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Contributions to Zoology, 69 (1/2) (2000)

On the identity of the common Caligus (Copepoda: Siphonostomatoida: Caligidae) from salmonid netpen systems in southern Chile

Geoffrey A. Boxshall , Sandra Bravo

The Natural History Museum Cromwell Road, London SW7 5BD, UK

Universidad Austral de Chile Puerto Montt Campus, Puerto Montt, Chile

Keywords: Crustacea, parasitic Copepoda, salmonid aquaculture, sea lice, Caligus rogercresseyi, sp.nov., Chile


The commonest caligid copepod infesting commercial salmonid netpen systems in southern Chile is described as a new species, Caligus rogercresseyi. This species belongs to the macarovi-group of species within the genus. It differs from Caligus flexispina Lewis 1964, with which it has previously been confused, in several important characters. These include the relatively elongate caudal rami, the proportions of the female genital complex and of the male abdomen, and the armature and ornamentation of the antenna in both sexes. The form of the sensillae associated with the postantennal process and the form of the male maxilliped are identified as possible additional diagnostic characters of the macarovi-group.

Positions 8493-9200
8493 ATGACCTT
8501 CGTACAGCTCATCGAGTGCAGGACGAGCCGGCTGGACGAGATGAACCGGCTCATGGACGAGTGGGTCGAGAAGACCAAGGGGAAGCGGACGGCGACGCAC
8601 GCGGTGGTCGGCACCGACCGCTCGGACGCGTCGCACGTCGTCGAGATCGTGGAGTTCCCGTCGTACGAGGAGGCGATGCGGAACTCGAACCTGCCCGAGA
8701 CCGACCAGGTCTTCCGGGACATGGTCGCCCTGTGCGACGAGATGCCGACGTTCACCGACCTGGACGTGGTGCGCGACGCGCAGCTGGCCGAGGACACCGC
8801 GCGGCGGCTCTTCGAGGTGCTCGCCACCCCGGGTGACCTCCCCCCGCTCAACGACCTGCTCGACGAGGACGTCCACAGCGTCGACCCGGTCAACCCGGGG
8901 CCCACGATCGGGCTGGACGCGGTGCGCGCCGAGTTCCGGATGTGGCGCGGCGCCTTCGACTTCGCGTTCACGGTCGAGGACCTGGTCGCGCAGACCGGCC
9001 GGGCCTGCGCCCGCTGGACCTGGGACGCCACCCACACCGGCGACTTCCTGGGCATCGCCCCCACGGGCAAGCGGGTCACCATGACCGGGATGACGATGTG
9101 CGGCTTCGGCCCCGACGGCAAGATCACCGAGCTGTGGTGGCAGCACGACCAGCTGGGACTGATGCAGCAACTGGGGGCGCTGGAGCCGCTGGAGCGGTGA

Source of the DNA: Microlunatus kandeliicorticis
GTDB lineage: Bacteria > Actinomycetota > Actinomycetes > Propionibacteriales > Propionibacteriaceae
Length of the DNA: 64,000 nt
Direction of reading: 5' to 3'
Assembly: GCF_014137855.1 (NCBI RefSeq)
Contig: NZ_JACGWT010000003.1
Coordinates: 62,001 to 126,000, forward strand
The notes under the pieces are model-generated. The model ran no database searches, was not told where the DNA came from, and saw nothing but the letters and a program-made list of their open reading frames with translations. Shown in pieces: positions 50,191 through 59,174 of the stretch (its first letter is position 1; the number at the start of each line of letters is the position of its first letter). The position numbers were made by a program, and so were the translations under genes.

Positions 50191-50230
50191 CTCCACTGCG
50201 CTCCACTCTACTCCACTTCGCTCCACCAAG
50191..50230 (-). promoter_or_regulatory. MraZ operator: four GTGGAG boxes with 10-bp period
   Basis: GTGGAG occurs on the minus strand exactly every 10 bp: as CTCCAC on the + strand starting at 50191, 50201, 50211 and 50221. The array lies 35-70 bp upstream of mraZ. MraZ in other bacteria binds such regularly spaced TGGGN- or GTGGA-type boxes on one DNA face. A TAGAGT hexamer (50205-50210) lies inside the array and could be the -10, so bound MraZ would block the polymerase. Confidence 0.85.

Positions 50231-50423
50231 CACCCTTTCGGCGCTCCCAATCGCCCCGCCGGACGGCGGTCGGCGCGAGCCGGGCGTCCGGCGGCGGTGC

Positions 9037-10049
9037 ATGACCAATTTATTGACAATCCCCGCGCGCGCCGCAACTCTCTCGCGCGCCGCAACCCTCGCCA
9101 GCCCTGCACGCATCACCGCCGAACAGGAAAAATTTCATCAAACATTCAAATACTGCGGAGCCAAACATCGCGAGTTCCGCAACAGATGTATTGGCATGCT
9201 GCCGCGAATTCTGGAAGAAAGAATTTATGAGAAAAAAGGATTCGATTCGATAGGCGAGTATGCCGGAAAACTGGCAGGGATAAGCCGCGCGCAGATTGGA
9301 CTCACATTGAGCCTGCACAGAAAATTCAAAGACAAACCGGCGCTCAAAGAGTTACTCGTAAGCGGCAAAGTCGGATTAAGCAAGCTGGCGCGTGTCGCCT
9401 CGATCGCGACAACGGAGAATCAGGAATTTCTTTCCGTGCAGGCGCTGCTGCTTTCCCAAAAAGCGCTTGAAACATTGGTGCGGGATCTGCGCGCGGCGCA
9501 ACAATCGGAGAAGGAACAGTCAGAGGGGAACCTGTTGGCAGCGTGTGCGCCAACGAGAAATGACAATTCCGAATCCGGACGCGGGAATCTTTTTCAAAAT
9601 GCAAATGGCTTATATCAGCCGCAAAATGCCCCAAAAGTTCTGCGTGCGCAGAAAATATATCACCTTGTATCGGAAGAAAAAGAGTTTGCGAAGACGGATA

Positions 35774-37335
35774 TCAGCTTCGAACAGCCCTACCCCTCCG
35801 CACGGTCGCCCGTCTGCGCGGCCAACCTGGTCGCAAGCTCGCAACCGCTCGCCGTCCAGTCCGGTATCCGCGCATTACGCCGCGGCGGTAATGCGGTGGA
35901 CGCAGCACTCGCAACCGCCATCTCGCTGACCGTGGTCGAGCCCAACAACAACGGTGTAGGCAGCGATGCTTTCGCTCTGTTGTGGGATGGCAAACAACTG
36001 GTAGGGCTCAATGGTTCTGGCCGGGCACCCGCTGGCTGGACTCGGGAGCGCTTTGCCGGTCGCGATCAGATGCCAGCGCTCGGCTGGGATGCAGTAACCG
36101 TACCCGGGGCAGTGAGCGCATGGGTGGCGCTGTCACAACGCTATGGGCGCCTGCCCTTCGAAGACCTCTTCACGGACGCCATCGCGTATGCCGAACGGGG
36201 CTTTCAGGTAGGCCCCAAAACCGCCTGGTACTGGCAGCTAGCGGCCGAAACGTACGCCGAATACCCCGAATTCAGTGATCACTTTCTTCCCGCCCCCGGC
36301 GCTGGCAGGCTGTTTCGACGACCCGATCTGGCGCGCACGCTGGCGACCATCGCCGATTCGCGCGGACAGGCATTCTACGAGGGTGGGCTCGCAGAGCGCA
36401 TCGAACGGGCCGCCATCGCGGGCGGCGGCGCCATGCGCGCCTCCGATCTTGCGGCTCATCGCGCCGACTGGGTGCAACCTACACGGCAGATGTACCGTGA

Salmonid farming commenced in Chile in the early 1980s. Not long after, the first caligids were reported from cultured salmonids [Coho salmon, Oncorhynchus kisutch (Walbaum)]. These were identified as Caligus teres Wilson, 1905 by Reyes & Bravo (1983). This was the only species reported from cultured salmonids until 1992 when Gonzalez & Carvajal (1994) recorded heavy infestations of coho salmon and sea trout [Oncorhynchus mykiss (Walbaum)] with a second caligid species, identified as Caligus flexispina Lewis 1964. C. flexispina had previously been reported from three different host fishes caught on Easter Island (Fernandez & Villalba, 1986) and had been included in the key to Chilean Caligus species by Fernandez & Villalba (1986).